# Why was the Cosmic Microwave Background (CMB) released at a blackbody temperature of 3000K rather than 30,000K?

If the ionization (or reionization, or Recombination) energy of atomic hydrogen is 13.6 EV, which corresponds to a black body temperature of 30,000K, why did the CMB not begin to appear then?

Why did the universe wait until it had cooled down to 3,000K to release the Relic Radiation (the CMB)?

I may have found a clue on Quora: How is Hubble Constant calculated from Cosmic Microwave Background Radiation measurements?

The redshift is known quite precisely from the theory, since a hot big bang model (the standard model of cosmology) predicts the point at which the plasma de-ionized to form neutral hydrogen. Roughly, this is when the universe cooled to a temperature below the binding energy of hydrogen, 13.6eV/kb .

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The redshift is known quite precisely from the theory, since a hot big bang model (the standard model of cosmology) predicts the point at which the plasma de-ionized to form neutral hydrogen. Roughly, this is when the universe cooled to a temperature below the binding energy of hydrogen, $$13.6\frac{eV}{k_b}$$.

To answer the titular question, the hubble constant is determined through obtaining the angular diameter distance to the last scattering surface. That's not a direct observable; instead you infer it through trigonometry. We can directly measure the angular scale of the Baryon Acoustic oscillations in the CMB--it's the distance between troughs in the power spectrum shown in Leo C. Stein's answer. In the standard $$\lambda$$CDM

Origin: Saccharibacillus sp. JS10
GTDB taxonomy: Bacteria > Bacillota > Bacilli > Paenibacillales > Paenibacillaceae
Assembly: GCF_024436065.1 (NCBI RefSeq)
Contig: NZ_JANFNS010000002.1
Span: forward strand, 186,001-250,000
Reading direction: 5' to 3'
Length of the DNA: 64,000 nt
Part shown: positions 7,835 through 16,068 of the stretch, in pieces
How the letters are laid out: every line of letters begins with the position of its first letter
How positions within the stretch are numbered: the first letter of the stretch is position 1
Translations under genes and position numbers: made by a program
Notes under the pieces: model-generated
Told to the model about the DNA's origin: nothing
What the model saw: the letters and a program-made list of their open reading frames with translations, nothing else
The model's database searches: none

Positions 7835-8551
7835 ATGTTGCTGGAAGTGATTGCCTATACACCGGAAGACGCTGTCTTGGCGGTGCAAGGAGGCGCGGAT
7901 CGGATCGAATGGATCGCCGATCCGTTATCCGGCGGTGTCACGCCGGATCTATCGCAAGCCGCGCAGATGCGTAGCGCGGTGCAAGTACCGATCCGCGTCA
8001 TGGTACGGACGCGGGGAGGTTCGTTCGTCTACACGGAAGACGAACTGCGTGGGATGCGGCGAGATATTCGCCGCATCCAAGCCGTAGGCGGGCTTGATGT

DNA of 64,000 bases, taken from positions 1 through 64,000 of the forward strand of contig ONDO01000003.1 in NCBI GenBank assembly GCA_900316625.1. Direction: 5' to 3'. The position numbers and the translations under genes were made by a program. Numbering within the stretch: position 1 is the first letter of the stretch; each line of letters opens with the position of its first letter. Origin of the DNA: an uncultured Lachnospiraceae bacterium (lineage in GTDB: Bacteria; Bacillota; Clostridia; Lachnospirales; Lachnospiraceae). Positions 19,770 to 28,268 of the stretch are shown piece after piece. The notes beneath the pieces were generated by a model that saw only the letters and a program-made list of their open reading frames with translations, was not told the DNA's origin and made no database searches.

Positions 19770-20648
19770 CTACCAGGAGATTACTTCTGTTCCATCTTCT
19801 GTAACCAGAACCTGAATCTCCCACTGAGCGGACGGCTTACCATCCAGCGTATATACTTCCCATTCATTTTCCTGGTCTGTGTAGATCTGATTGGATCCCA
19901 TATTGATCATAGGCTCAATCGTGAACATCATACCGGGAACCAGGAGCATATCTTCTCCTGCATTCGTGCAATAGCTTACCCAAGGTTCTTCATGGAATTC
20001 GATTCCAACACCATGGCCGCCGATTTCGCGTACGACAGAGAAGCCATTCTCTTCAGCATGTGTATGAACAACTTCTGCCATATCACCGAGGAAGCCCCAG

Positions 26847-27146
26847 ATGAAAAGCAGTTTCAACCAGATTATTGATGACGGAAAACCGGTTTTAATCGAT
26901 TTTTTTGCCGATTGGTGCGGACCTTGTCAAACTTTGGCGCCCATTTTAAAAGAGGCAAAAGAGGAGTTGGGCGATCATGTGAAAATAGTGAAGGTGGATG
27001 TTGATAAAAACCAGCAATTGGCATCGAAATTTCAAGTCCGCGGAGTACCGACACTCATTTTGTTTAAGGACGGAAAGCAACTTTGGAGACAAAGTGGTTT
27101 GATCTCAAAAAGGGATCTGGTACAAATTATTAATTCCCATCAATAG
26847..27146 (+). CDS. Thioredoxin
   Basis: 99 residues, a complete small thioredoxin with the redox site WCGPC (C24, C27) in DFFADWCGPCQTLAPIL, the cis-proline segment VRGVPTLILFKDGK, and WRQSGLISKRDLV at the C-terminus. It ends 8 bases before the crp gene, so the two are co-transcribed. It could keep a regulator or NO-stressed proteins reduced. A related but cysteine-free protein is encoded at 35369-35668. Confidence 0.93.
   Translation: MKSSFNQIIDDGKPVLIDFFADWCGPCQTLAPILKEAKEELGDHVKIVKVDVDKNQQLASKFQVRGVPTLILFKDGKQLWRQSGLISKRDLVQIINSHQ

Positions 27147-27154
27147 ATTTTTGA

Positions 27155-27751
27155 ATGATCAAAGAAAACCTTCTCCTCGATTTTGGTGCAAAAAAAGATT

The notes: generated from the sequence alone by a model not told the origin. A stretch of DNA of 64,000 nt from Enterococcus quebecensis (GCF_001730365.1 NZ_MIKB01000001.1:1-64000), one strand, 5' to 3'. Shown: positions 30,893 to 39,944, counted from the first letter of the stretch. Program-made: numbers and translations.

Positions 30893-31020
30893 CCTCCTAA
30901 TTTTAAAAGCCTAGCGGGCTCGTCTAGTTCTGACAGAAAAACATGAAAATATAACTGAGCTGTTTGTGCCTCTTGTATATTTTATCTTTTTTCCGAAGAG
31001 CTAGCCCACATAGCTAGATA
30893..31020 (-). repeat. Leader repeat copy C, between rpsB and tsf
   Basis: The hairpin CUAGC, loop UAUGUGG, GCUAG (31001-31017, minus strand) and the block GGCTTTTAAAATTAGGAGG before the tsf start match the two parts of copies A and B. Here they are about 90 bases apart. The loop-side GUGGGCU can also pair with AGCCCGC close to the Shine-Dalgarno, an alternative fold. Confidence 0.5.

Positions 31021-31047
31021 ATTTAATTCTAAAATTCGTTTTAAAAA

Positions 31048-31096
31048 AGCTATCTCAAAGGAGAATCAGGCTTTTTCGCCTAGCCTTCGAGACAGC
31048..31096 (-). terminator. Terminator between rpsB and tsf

cosmological model, we also know* the physical scale of the BAO feature, known as the sound horizon length. The angular diameter distance is then defined as

$$D_A=\frac{r_s}{\theta_s}$$

where the numerator is the known physical scale and the bottom is the measured angular scale (this is just basic trig). The angular diameter distance is a well-known function of the hubble rate, and you can infer the hubble rate from getting the angular diameter distance (assuming the only pertinent species of particles in the universe are dark matter, baryons, photons, neutrinos, and the cosmological constant).

Doesn't dividing 13.6 eV by a number much smaller than 1 give an enormously large number, not a lower one?

I am confused...

• Rule #1: Never rely on Quora (aka Yahoo Answers 2: Electric Boogaloo). Dec 27, 2021 at 21:05
• Because it decided too Mar 27 at 22:31

The CMB is produced as the ionisation fraction of hydrogen falls from a high value to a very small value. Contrary to what is written in the Quora answer you may have been misled by, this happens at a temperature of about 3000 K. The value given by 13.6 eV/$$k_B$$ (remember to multiply by the electric charge to put the energy in SI units) is not even "roughly" correct.
To understand why, firstly you need to consider that both photons and particles have a distribution of energies, with a significant fraction having energies several times the average energy (the average energy is also bigger than $$k_B T$$ - it is $$2.82 k_BT$$ for blackbody radiation photons). Secondly, to ionise a hydrogen atom does not necessarily need an energy of 13.6 eV if a significant fraction of the atoms are already in an excited state. Thirdly, and perhaps most importantly, there are about a billion photons for every proton, so even if a tiny fraction of them have energies high enough to ionise hydrogen, then the hydrogen will be ionised.